It’s the Supreme Court ruling that changed the landscape for online retailers. South Dakota v. Wayfair has given states more latitude to collect sales tax on out-of-state internet sales. On this episode of “Unique Perspectives – The DGC Podcast,” our guest is Scott Thomas, a Consultant at DGC. Scott will give us an in-depth look at the South Dakota v. Wayfair decision, and how this will impact the way online sales are treated by the states, the businesses and the customers.
Here is a partial transcript of Scott’s interview with host Tom Annino:
Tom Annino: Let’s start from the beginning or as close to the beginning as we can. I know this goes back quite a few years. How did we get to this point with South Dakota v. Wayfair and this ultimate decision?
Scott Thomas: Well, this starts back all the way in 1967 but I’ll take you up to 1992. In the Quill case that came before the Wayfair decision, the court came out and said we’re going to make it easy for taxpayers to know when they have to collect sales and use tax. That collection standard is when you have a physical presence in the state, meaning you’ve got people or assets in the state. The Wayfair decision changed that. What Wayfair does is it essentially got rid of that physical presence requirement and said mere economic presence of a sufficient amount would generate a collect and remit requirement for those sellers in those situations.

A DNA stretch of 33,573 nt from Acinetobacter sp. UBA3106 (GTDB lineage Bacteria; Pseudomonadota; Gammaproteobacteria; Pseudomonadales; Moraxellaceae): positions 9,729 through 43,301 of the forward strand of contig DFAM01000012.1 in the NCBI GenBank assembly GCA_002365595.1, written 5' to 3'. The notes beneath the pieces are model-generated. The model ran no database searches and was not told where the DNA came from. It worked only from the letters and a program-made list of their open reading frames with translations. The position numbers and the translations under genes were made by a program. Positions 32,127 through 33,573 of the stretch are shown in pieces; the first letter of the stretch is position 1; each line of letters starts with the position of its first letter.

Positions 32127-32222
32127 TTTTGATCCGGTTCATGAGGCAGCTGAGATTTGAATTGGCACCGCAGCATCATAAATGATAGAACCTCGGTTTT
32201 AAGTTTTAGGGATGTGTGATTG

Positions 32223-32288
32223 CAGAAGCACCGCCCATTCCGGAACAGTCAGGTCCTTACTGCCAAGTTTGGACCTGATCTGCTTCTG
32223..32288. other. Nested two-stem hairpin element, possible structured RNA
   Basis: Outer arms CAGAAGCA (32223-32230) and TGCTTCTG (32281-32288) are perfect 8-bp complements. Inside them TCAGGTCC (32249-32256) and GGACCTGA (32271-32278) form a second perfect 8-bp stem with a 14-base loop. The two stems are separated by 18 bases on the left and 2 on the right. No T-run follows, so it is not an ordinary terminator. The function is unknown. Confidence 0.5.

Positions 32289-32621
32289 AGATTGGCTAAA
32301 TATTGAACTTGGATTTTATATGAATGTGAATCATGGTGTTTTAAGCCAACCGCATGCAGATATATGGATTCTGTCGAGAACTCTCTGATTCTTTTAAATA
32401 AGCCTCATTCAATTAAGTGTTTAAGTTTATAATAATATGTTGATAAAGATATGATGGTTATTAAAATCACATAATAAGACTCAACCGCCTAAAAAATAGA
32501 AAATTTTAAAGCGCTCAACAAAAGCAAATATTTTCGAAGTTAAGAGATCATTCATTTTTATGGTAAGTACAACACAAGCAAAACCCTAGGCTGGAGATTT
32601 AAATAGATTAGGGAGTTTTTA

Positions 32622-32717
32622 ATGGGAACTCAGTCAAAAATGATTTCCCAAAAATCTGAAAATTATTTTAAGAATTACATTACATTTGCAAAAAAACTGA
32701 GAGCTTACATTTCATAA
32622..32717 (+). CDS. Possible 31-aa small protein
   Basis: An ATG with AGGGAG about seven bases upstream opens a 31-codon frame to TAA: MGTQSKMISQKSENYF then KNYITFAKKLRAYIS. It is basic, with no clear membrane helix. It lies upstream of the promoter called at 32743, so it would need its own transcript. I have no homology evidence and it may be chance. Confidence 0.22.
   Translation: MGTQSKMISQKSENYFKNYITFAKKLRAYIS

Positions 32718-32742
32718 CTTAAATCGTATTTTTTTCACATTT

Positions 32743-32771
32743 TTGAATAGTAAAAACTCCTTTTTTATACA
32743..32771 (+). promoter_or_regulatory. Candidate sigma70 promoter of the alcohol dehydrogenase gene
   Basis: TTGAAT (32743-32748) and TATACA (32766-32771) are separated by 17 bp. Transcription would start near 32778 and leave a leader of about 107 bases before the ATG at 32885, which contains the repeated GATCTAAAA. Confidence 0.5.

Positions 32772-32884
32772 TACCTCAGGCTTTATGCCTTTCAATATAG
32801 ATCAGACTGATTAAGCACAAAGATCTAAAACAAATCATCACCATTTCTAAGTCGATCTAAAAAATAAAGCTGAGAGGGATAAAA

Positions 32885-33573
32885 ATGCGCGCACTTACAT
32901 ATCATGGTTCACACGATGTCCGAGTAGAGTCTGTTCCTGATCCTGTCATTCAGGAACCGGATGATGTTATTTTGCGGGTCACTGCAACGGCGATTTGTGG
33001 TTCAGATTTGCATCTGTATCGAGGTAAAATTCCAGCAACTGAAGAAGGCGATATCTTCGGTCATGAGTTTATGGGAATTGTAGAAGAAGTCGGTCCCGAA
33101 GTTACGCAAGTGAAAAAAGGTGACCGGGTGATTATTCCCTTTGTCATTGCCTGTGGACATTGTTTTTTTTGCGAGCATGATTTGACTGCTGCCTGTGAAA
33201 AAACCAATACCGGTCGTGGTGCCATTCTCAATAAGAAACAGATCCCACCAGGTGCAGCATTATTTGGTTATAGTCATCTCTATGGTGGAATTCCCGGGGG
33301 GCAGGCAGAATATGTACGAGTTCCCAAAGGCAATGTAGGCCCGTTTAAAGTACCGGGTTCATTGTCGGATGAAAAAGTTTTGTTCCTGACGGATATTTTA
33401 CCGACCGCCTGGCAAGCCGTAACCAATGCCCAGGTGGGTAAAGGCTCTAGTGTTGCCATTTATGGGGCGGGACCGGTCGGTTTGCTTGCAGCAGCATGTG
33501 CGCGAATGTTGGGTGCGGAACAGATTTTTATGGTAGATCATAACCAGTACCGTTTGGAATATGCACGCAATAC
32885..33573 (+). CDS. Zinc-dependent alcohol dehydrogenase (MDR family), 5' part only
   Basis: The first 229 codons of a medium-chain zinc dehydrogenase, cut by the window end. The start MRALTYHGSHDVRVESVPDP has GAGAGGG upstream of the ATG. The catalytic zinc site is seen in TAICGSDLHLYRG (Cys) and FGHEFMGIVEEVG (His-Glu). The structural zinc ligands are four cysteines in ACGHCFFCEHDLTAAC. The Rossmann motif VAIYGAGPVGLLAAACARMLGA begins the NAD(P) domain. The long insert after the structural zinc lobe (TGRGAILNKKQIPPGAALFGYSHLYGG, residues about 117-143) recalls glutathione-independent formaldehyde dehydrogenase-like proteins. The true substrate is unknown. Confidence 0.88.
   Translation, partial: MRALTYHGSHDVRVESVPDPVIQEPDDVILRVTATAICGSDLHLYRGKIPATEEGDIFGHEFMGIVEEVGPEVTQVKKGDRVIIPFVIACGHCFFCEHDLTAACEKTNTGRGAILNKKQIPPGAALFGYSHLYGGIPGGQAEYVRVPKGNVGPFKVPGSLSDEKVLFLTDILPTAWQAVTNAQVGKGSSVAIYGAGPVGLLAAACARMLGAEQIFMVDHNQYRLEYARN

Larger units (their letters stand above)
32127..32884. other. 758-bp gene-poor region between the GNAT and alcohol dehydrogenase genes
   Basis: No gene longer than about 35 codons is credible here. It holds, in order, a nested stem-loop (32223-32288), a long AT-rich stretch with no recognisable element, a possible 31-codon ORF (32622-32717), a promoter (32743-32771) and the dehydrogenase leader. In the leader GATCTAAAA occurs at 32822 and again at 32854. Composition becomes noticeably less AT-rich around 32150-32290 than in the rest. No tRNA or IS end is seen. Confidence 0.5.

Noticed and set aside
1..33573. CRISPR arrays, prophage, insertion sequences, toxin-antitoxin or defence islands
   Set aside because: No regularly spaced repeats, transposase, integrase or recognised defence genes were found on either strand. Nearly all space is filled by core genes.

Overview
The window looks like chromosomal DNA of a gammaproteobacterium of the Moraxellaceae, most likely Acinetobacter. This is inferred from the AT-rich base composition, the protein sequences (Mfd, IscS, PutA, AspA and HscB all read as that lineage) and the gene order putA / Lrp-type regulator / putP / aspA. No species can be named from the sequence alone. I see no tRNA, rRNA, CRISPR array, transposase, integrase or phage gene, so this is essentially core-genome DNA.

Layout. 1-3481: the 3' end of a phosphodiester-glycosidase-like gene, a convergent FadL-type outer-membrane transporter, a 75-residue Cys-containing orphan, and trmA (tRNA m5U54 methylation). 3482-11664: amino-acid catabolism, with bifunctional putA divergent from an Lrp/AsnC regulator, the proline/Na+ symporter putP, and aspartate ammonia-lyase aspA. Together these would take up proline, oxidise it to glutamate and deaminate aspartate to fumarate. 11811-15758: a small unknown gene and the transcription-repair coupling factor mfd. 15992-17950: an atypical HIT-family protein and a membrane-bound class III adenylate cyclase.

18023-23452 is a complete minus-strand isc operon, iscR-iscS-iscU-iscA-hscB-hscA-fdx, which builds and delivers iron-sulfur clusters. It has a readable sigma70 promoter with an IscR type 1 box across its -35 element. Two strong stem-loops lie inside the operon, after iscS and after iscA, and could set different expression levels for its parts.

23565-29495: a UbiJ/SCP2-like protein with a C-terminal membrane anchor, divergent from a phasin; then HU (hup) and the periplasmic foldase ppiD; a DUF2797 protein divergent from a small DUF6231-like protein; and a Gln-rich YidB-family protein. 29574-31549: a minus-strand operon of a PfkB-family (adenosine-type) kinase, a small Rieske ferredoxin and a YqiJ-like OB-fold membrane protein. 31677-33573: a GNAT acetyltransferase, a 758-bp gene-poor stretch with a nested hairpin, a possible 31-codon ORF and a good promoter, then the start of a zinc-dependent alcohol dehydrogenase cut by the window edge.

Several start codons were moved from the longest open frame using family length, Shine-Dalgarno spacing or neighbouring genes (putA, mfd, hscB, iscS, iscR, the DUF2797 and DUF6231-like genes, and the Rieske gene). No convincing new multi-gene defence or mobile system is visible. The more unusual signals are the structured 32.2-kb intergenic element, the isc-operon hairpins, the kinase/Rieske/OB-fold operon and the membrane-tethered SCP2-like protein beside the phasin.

TA: When the decision was released, how surprised were you? Were you surprised?
ST: First, we were surprised that they even took the case because we wanted an answer as to whether the former Quill decision also applied to income tax. The case finally got to them because Supreme Court Justice Neil Gorsuch in another case said that he didn’t like the Quill decision. In essence, he thought it was a good time to review it. As a result of that, what happened is the states immediately started writing statues called “Kill Quill Statutes.” What they did is they wrote a statute intentionally violating Quill, that were, I guess, at that point in time, intentionally unconstitutional so the case would make it through the system. The first cases that went were Wayfair and, in Alabama, a case called Newegg. These cases made it through the system all the way up to the court. Once they got there, we went back and forth as to who we thought was going to win this case. Initially, we thought it would probably go 5-4 for the states because we did a little bit of counting heads of the Supreme Court as to who would ordinarily go which way in this scenario. Then we listened to the oral arguments and the court was very tough on the states in this perspective. As a result of that, we kind of flipped to 5-4 the other way. Of course, it came out the original way in favor of the states.
Now that the ruling is in, what’s next for the states, the businesses, and the customers? Click here to listen to the podcast or click on the player above.
To access our podcast archives, click here.
If you would like to get alerts and insights like this sent directly to your inbox, sign up here.